My first exposure to Maya Angelou is one I'm not particularly proud of. I was in AP English Literature in my senior year of high school, the only high school class I ever had that was taught as college-style academia rather than spoon-fed fact dumping.
There were a lot of books to read, and one of them was I Know Why The Caged Bird Sings.
I didn't read it. It's no one's fault but my own. I'm not sure there was ever a test on it or anything. I don't remember anything about it other than it was assigned, and I ignored the assignment. There were other, edgier titles that appealed more to my eighteen year old self: 1984. Lord of the Flies. Heart of Darkness.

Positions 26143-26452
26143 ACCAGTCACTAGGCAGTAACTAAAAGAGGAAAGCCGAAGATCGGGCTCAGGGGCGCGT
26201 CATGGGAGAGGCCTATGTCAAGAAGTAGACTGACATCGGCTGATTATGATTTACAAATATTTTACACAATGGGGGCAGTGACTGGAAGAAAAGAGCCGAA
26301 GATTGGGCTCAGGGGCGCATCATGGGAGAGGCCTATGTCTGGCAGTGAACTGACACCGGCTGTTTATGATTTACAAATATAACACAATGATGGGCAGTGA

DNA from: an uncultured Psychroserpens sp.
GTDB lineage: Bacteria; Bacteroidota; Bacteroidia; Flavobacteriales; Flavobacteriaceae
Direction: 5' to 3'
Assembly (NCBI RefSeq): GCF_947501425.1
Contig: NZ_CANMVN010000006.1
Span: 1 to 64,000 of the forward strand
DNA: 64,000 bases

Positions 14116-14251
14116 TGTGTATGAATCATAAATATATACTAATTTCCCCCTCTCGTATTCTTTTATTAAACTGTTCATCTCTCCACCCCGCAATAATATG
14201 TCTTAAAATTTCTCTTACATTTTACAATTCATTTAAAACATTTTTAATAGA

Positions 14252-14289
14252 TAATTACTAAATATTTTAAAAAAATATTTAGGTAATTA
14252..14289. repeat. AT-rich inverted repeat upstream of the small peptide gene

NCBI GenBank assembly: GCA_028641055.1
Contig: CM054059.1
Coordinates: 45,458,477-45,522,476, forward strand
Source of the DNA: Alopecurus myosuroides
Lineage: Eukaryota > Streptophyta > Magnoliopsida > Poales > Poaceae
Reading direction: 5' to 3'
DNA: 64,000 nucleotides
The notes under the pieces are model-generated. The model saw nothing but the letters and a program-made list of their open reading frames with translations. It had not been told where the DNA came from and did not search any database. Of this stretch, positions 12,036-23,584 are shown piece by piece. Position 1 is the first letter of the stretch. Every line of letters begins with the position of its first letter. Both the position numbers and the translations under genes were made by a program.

When I got a bit older and became a teacher myself, I decided to revisit the books I'd neglected in my high school years. That's when I read Angelou for the first time.
Even as an adult she mystified me. Her writing was so unlike most of the voices I'd heard, so unlike my own writing, so unlike the things I usually read. A genuinely unique voice, painting a word picture of another time, another place, another gender, and another life. It felt like something honestly new and different.
It makes me sad that her voice is gone from this world, because with her passing we lose so many potential stories that no one could have told but her.
I'm torn. I feel like I was lucky to have read her as an adult, but even if you're a teenager, I'd still recommend picking it up now. She's gone, but her stories remain. That's part of what makes stories so powerful, and it's worth it to be part of Angelou's story by letting her - even now - pass it on to you.